EPA Boots Gov Scientist after Industry Complaint
Responding to pressure from the chemical industry, the Environmental Protection Agency last summer dismissed a public sector scientist from an outside advisory panel charged with evaluating the safety of a common flame retardant, the Los Angeles Times reported. Studies have shown that Deca-BDE, a polybrominated diphenyl ether (PBDE) widely used as a flame retardant in electronics equipment, has been shown to skew brain development, alter thyroid hormones, and slow learning and motor skills development in animals. The EPA is expected to issue new standards for the chemical late next month.
A year ago, the EPA appointed toxicologist Deborah Rice of the Maine Department of Health and Human Services to chair a Deca-BDE review panel, but removed her last August after the American Chemistry Council accused her of bias. Rice had been instrumental in getting Maine to ban the chemical. The EPA also removed Rice’s comments from its preliminary Deca-BDE review, claiming the civil servant’s views created the perception of conflict of interest. The Environmental Working Group (EWG) says that the redacted document could result in a significantly weaker standard for the chemical. EWG also accused the EPA of having a double standard, since 17 panelists on seven EPA advisory committees impaneled last year had ties to industry.
Surgeon Payments Disclosure Bill Advances
Congressmen took aim at the often cozy relationship between medical device companies and surgeons at a packed Senate Committee on Aging hearing last week. The Physician Payments Sunshine Act, co-sponsored by Sen. Chuck Grassley (R-IA) and Sen. Herbert Kohl (D-WI), would require drug and medical device manufactures to disclose all financial dealings with doctors, including gifts, honoraria, travel expenses, educational grants, and funding for clinical trials. “These types of unethical payments are not anecdotal, but rather have been pervasive and industry-wide for far too long,” Kohl said in his opening remarks.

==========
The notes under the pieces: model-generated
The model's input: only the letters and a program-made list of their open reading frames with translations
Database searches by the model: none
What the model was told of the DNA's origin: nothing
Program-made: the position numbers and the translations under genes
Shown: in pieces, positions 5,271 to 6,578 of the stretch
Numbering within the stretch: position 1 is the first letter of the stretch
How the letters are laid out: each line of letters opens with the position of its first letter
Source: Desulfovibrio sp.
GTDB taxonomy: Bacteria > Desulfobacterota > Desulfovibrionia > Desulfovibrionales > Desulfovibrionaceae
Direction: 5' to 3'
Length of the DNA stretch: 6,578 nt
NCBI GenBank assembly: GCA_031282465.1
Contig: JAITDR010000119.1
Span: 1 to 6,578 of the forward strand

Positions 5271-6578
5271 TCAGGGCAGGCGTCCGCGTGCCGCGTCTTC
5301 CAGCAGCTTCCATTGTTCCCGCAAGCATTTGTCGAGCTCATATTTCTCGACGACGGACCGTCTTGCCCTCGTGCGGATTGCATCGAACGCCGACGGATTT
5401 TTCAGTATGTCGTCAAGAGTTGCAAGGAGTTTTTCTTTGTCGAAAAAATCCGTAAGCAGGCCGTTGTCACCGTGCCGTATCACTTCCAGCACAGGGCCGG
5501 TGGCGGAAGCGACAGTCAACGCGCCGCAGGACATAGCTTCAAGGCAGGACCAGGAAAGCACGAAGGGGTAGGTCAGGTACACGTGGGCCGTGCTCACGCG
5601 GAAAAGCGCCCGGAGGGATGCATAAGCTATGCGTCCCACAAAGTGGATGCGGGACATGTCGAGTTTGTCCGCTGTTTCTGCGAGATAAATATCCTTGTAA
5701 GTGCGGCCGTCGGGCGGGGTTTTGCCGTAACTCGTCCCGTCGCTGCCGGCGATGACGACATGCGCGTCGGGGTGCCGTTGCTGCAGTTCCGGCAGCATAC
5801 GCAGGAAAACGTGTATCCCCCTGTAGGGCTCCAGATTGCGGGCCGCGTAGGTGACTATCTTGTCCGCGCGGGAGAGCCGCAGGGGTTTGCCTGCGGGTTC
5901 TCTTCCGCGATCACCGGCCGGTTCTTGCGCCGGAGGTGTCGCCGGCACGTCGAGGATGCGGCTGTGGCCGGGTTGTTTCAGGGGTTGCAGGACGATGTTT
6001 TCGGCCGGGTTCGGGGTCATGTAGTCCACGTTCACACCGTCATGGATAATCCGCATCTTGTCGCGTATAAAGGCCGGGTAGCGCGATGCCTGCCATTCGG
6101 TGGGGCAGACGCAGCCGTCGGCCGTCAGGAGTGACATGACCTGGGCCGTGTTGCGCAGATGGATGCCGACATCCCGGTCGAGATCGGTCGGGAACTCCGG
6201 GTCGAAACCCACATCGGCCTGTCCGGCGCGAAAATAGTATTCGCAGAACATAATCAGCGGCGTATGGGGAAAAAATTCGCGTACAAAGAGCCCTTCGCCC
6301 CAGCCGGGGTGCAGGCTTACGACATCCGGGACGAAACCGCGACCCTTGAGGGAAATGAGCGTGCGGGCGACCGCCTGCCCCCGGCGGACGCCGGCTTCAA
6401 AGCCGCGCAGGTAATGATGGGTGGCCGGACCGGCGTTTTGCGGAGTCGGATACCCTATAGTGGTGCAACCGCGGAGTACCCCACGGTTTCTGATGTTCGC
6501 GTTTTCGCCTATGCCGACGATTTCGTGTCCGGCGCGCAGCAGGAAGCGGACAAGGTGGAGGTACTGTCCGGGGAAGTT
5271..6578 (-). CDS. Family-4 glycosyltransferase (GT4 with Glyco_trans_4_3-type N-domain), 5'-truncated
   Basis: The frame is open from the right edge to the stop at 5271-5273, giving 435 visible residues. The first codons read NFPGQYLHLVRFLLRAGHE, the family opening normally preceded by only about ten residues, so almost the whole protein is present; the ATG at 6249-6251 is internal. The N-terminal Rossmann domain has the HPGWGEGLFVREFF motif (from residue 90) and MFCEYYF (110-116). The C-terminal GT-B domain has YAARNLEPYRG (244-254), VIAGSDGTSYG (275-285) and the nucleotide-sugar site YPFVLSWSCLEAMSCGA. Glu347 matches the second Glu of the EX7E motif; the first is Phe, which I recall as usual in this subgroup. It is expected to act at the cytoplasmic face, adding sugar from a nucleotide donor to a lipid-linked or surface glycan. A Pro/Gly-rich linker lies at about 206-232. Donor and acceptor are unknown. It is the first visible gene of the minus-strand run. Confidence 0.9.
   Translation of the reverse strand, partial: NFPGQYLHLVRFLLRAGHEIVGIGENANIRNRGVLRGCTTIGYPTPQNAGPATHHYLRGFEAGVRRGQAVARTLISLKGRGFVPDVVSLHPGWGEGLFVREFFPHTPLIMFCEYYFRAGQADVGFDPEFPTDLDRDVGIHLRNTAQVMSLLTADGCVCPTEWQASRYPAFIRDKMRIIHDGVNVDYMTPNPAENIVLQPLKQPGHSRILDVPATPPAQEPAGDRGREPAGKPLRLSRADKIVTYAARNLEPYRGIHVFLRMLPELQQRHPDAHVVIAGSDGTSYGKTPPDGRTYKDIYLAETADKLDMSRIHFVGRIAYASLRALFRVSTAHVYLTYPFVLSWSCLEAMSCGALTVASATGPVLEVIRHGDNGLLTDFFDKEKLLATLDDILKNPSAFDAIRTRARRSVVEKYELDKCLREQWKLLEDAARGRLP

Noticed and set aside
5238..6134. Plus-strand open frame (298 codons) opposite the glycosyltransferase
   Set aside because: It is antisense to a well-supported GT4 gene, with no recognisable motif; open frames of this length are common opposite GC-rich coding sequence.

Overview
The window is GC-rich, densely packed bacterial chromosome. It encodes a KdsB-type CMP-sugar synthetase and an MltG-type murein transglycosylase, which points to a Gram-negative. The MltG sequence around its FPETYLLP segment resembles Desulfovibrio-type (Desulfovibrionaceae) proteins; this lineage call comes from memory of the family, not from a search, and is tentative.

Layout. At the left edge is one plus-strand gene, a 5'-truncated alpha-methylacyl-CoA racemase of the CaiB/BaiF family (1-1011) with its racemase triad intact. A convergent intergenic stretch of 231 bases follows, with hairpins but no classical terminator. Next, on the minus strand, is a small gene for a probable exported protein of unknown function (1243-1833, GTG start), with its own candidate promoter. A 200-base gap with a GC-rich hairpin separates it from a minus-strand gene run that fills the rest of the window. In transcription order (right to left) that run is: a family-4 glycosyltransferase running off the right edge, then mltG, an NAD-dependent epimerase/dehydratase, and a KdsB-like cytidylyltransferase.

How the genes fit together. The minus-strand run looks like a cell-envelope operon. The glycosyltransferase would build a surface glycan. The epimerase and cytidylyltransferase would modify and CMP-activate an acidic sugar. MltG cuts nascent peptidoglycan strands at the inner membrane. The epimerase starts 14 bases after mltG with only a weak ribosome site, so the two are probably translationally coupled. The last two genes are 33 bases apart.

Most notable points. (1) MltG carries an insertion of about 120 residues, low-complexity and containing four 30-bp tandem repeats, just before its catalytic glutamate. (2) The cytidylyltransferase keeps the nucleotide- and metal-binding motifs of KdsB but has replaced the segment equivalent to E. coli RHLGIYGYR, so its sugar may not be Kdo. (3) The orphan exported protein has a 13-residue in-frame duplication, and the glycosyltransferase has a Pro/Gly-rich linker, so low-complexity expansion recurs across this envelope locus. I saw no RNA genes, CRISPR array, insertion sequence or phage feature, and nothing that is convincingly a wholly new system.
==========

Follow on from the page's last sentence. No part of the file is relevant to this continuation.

After executives from Stryker Corp. and Zimmer Holdings Inc. admitted widespread use of gifts and consulting fees to surgeons who use their hip and knee replacement products, Health and Human Services assistant inspector general Greg Damske testified that many consulting arrangements involve little or no work and are primarily used to buy loyalty from surgeons. In a New Jersey U.S. District Court settlement last September, five orthopedic implant manufacturers admitted paying more than $221 million to surgeons in 2007, and all but Stryker agreed to pay a $310 million settlement. “There were abuses and excess in the past, not just at Zimmer but across the industry,” admitted Zimmer vice president Chad Phipps.
The companies and the Advanced Medical Technology Association, the medical devices industry trade group, supported the sunshine bill, but pushed for weakening amendments. Charles Rosen, a professor at the University of California Irvine and President for the Association for Ethics in Spine Surgery, said the industry and surgeons were incapable of policing themselves and advocated even tougher laws. “It is so embedded now among most of the people running these societies, including the educational foundations, that I don’t think it’s possible to change that without something from the outside happening,” he said.
Philip Morris Ends 8-year Academic Research Program